Women who have been raped want justice more than sympathy. They want their rapists to be shamed, not have to bear the burden of stigma on themselves. They want rape to be treated as it is: an awful crime. A crime minus the added sting of honour.

- Namita Bhandare is a Delhi-based writer. The views expressed by the author are personal.

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India- Dalit woman gang-raped at gunpoint, then filmed #VAW


 

TNN and NDTV  | Sep 27, 2012,

PILLU KHERA (JIND): Haryana is rapidly climbing up the gender crime graph in India. A week after the rape of a dalit schoolgirl rocked Hisar, another case of gangrape came to light on Wednesday - a  30 yeard old Dalit woman and mother  of sic year old girl  has been gang-raped in her home at gunpoint. The attack in the Jind district was also filmed on a phone camera and the MMS was circulated in her village.

The police said that two of the three alleged rapists have been arrested.. In the earlier case of gangrape of a 16-year-old girl in Hisar’s Dabra village, after which the victim’s father committed suicide, the main accused are yet to be nabbed. The Jind rape caught media attention on Wednesday after a few villagers protested against police inaction and approached the SSP.

According to police, the woman in Jind, originally a resident of Dharoli village, was gang-raped around noon when she was alone at her house. Her daughter returned from school and found the house bolted from inside and heard her mother cry. She peeped inside and saw her mother surrounded by the three men. Neighbours were alerted when the girl started screaming for help but the assailants escaped. The neighbours simply went back and didn’t call the cops.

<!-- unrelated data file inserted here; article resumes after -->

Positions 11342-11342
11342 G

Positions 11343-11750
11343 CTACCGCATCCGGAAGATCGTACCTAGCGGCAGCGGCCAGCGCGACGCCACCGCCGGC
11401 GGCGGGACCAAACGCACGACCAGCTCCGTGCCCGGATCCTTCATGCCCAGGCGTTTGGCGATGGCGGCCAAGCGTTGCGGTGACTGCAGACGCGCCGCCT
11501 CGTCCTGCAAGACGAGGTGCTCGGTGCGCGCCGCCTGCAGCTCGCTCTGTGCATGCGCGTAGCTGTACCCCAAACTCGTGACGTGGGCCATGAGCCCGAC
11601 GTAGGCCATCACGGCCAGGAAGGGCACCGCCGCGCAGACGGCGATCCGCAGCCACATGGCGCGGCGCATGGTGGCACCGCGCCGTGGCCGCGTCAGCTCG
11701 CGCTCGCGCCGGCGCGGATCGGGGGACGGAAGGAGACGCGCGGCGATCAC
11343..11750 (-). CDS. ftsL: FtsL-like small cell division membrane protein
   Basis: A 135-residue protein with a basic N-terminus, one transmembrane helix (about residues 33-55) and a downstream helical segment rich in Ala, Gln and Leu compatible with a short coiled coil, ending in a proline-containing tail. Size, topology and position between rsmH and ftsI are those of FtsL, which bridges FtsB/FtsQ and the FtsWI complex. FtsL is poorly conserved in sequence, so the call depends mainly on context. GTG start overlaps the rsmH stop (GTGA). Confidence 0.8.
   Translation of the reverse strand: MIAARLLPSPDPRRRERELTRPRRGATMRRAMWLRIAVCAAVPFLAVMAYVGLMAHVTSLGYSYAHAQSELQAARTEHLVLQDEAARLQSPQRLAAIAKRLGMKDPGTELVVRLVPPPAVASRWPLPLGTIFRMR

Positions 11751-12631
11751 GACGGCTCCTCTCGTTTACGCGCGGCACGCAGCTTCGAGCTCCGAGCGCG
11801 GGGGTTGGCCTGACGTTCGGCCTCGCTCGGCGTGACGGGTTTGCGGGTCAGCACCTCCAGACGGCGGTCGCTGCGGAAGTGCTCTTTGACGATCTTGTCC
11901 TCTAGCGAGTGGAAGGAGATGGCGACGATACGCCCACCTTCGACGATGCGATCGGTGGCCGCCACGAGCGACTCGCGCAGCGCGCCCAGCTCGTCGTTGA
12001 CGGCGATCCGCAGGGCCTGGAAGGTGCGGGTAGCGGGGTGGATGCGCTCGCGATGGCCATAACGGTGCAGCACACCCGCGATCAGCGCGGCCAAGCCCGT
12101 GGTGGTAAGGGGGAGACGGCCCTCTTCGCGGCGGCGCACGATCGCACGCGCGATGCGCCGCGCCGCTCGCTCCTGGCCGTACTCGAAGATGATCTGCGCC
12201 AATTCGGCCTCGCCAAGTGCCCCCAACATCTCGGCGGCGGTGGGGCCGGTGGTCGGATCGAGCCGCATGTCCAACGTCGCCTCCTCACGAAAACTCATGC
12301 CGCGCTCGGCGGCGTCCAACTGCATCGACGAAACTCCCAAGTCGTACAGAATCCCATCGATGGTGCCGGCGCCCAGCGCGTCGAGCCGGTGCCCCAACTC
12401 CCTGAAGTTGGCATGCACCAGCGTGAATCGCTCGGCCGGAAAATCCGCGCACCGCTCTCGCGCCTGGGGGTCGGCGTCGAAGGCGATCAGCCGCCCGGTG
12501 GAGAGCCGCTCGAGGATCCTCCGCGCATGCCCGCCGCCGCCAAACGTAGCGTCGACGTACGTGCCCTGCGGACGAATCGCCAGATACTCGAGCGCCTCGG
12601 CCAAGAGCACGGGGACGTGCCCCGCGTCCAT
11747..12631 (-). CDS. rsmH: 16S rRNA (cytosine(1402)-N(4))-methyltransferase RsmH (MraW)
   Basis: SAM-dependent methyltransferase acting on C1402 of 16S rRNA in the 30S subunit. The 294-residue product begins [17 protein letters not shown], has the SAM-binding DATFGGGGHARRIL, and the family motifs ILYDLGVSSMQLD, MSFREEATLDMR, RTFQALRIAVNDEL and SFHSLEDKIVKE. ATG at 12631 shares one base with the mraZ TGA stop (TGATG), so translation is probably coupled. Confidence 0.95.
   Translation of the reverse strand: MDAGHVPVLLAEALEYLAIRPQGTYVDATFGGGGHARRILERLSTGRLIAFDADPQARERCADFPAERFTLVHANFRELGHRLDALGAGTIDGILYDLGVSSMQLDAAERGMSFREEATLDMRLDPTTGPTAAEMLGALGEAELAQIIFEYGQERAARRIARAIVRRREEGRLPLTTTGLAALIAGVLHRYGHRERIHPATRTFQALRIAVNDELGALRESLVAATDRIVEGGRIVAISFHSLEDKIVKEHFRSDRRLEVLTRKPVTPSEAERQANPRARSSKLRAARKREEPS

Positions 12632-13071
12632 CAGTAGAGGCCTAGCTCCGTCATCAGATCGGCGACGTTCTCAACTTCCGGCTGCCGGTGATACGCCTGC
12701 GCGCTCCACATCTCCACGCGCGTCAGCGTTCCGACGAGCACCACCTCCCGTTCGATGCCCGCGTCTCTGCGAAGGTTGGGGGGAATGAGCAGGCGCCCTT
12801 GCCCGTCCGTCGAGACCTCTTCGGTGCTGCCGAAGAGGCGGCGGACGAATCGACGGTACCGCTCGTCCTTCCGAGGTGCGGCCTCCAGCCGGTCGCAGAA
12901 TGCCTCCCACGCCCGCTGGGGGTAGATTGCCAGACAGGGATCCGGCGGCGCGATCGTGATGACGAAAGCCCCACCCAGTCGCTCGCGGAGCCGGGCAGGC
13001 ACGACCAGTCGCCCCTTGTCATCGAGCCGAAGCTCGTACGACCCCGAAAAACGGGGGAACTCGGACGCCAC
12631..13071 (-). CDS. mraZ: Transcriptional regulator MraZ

Pillu Khera police said the victim came to the station that evening accompanied by her husband, a mason and gave a statement, naming two of the three youths as sons of Azad Singh, an upper caste man, and Mahavir Singh, a dalit from Dharoli. Head constable Mahender Singh said a case was registered under Section 376 (rape) of IPC and a manhunt has been launched.

Jind SSP Saurabh Singh said one of the accused Suraj Kumar, son of Mahavir Singh and Sandeep’s father Azad Singh were arrested on Wednesday. Azad has been accused of sheltering his son, who is absconding.

Regarding the MMS clip made by the accused, the SSP said, “As of now, the police do not have any material evidence. Still, we are invest-igating and if we get any proof, we will slap charges.” He said the victim’s family has also sought police protection on Wednesday.

Seven more arrested for Hisar gangrape

Meanwhile, Haryana police on Wednesday arrested seven people in connection with a 16-year-old dalit girl’s gangrape in Hisar district‘s Dabra village on September 9. But the main accused, Mahender, who is said to wield political clout in the region, remains on the run.

Police said the seven were arrested from Almora of Uttarakhand. “Nine accused in the case have been arrested now. Two of them were nabbed two days back. Rest of the accused will be arrested soon,” said DGP Ranjiv Singh Dalal. He said that the Hisar superintendent of police had been directed to approach the district and sessions judge with a request to set up a fast track court to hear the case.